The top three Latin American powers, Brazil, Argentina and Mexico, who also happen to be G20 members, are all into major infrastructure expansion, which fits into Beijing’s plan.
Of course, there will be serious snags along the way, such as the $50 billion Nicaragua Inter-Oceanic Canal, now competing with a surge in Panama-China relations after the country broke ties with Taiwan. And the game-changing, transcontinental, Atlantic-Pacific railway between Brazil and Peru is also a long way away.
But Foreign Minister Wang was been careful to explain how this proposed Latin Belt and Road program will benefit the Latin American region. “It has nothing to do with geopolitical competition,” he said. “It follows the principle of achieving shared growth through discussion and collaboration. It is nothing like a zero-sum game.”
In the end, China’s geopolitical rewards will end up positively riling the Trump administration, which has taken its eye off the ball in its own backyard. Rex Tillerson, the Secretary of State, decided to hit the road a few days after the China-Latin America summit in Santiago with pit stops in Mexico, Argentina, Peru, Colombia, and Jamaica.
He underlined the Monroe Doctrine a cornerstone of US policy in the region. “[It] clearly has been a success, because … what binds us together in this hemisphere are shared democratic values.”
Tillerson then bashed China, saying Latin America “does not need new imperial powers.” The Global Times stressed how Tillerson “showed disdain” to China’s “constructive approach.” “China has no military bases in the region and has dispatched no troops to any of the Latin American countries,” it said.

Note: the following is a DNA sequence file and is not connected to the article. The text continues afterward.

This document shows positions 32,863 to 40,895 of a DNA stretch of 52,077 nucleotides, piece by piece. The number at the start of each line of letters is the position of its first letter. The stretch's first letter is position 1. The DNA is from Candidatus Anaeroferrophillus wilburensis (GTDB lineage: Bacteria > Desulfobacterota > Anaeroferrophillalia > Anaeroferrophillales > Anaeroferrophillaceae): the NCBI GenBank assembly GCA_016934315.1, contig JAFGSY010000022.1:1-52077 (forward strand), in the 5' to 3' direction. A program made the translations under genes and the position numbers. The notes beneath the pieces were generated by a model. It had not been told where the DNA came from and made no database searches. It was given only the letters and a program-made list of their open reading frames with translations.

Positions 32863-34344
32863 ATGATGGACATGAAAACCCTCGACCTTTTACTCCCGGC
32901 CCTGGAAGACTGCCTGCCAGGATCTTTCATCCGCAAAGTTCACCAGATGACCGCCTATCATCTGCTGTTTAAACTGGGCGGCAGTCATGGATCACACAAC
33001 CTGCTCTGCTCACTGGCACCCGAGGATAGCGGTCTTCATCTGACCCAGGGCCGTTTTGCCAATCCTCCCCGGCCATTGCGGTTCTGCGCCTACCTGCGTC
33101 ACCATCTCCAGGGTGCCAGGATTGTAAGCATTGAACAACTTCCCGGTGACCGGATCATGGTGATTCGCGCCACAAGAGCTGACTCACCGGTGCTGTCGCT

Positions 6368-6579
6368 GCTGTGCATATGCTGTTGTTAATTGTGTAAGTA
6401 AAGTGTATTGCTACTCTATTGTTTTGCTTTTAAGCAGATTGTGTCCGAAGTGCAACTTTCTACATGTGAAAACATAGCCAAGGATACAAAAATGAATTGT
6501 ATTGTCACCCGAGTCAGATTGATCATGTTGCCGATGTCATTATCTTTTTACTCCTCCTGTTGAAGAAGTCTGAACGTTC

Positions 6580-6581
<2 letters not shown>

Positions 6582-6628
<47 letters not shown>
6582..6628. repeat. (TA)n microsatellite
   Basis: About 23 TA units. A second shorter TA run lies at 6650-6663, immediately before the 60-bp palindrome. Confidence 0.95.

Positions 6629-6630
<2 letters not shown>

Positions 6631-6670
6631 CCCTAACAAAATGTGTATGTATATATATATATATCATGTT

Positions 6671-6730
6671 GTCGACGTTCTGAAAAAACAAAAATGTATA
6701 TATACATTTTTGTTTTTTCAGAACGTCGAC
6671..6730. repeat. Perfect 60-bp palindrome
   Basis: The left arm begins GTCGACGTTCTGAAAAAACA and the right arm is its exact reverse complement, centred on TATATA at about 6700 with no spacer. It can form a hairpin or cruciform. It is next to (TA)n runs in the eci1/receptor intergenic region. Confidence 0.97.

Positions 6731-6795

Tillerson most of all bashed Venezuela. He suggested sanctions aimed at “the regime” and not “the Venezuela people,” and claimed that President Nicolas Maduro could face a military coup even though Washington was not gunning for a regime change.
In fact, doubts persist on whether President Donald Trump will even show up at the next Summit of the Americas in April in Peru. The contrast is stark with President Xi, who has visited three times since 2012.
Still, a rash of academic papers has shown how Brazil and Argentina have reoriented their foreign policy from a “pro-South” stance towards a pro-US neoliberal view. Yet, China keeps advancing – geoeconomically and geopolitically.
And that appears to be a trend. Washington will need to invest in a much more sophisticated game if it is to compete economically against China. That would turn out to be the ideal trade and investment scenario which would profit Latin America the most.
Public opinion seems to have made up its mind. Across Latin America, according to a Gallup poll, approval of US foreign policy has dropped from 49% in 2016 to 24% last year. Approval of President Trump stands at a dismal 16%.
In sharp contrast, China’s investment through the Belt and Road Initiative has given President Xi a distinct advantage.